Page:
Cross-collaboration between companies happens all the time, it’s only when sports happen that people immediately assume working together somehow means a merger is necessary. Look at the marketing, promotion, content creation, and every other aspect of what Euroleague and FIBA both do. There’s an awful lot the two sides have in common here and anyone with media or communications experience will tell you that it’s a lock that there are lots of people involved in these areas on both sides who see massive potential with a relatively minor boost in resources.
This is the most boring upside to collaboration but it’s the most basic and obvious. If over-worked staff are more focused on serving the end customer, that would be the fans, than out-performing other people working in basketball then it’s hardly a logical leap to suggest both companies would operate better.
It’s about the product
Right now, for broadcasters and sponsors, basketball is divided and cannibalising itself. We are staring down a season where potential 120 clubs could play regular season pan-European basketball. That’s a level of dilution the sport simply can’t justify. The rights issue for Euroleague hasn’t exactly been fantastic but FIBA’s performance on this front doesn’t win it too many marks. It also may surprise you but it’s also only an increase of 4 from the 2015/16 season, where 24 (Euroleague), 36 (Eurocup), and 56 (FIBA Europe Cup) teams suited up in the full autumn phases.
As far as both sides are concerned only Eurocup and only the Champions League are going to happen which, given the way things are playing out so far, both probably will happen meaning the 120 clubs idea may be stupid but will proceed due to bullheadedness.
Divided, FIBA and Euroleague are delivering diluted products. The top tier for Euroleague is going to stay protected but the growth potential is going to come from the next step down and even discounting that, having more than grudging acceptance of Euroleague’s top tier from FIBA would be useful to Jordi and pals. A second tier can do what the past columns have expanded on at length, focus on packaging the cluster of cities and demographics where basketball is strong into something that when aligned with the strength of the top tier product is something that really will appeal to sponsors and advertisers alike.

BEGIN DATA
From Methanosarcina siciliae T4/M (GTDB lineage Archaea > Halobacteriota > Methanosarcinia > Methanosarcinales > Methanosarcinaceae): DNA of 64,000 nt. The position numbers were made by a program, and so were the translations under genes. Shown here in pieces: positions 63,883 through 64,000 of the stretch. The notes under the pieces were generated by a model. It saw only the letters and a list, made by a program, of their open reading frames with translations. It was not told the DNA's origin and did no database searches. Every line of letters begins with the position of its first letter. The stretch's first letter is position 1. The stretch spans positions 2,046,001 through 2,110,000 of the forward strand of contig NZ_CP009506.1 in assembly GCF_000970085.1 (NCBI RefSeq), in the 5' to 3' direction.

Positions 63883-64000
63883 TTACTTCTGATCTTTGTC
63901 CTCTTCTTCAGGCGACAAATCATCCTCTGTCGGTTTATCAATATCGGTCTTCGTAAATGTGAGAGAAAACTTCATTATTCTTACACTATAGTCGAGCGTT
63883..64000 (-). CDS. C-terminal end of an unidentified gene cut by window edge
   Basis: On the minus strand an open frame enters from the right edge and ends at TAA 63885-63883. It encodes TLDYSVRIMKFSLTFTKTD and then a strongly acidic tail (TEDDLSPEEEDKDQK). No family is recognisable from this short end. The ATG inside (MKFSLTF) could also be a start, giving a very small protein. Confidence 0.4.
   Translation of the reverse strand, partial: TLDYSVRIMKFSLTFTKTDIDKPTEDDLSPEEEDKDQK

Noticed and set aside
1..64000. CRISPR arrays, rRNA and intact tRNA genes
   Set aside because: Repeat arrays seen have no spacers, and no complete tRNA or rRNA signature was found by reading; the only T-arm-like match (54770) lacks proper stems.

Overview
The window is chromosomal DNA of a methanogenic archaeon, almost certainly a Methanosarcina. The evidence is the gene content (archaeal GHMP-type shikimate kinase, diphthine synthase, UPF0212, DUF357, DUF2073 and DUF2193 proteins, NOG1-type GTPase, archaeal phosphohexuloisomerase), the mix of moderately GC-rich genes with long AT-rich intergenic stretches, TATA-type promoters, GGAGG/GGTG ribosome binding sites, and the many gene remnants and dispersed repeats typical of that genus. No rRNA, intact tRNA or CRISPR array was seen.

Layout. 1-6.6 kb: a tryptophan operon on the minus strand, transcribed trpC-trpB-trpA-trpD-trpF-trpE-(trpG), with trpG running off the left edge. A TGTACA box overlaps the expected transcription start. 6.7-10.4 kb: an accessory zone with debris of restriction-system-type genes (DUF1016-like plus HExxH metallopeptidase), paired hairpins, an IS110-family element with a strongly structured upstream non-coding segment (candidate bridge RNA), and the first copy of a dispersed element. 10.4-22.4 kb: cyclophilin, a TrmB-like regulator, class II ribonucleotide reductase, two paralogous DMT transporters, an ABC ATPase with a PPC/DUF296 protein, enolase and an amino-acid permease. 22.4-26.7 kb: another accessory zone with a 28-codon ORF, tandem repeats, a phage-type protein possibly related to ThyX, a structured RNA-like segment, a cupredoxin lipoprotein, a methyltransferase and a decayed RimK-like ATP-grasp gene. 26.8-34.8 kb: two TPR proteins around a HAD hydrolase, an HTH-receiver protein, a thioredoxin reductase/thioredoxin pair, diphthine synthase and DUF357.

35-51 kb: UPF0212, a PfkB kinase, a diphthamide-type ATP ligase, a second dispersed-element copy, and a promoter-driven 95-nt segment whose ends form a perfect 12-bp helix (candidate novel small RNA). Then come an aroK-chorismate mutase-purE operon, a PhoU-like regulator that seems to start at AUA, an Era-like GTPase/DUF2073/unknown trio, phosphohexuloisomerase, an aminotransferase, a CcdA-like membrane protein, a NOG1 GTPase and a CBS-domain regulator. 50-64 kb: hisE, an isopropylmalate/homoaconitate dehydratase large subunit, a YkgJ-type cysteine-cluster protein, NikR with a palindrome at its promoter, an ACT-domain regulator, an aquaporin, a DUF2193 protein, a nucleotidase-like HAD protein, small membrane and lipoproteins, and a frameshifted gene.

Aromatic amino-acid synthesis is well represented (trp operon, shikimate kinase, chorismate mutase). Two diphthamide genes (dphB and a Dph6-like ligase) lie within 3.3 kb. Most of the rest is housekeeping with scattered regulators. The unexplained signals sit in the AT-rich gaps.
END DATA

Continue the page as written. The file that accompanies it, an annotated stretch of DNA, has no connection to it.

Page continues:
As it stands neither can go with a package of content and market appeal anywhere near that diversified. What both have is scatterings, scatterings with strengths for sure but in each case a combination of forces could fill in the cracks that keep away investment.
The elephant and the opportunity
If everything was sunshine and rose for Euroleague as it currently stands, FIBA wouldn’t have the opening it has now to at least threaten the status quo. That’s the easy part to understand and it rings just as true for when Uleb made its move at the turn of the century as the old European Champions Cup wasn’t near optimal and the breakaway began with the infamous SuproLeague and Euroleague season of 2000/2001. It’s at this point that everyone should be reminded that somehow FIBA hadn’t put a copyright on the term Euroleague and the clubs were free to just yoink it openly. That isn’t only ridiculous or all the lolz as the kids might say, it points to just how haphazard the underlying situation was. If you aren’t even protecting the most basic parts of your intellectual property, you aren’t going to convince many people that you are maximising product value.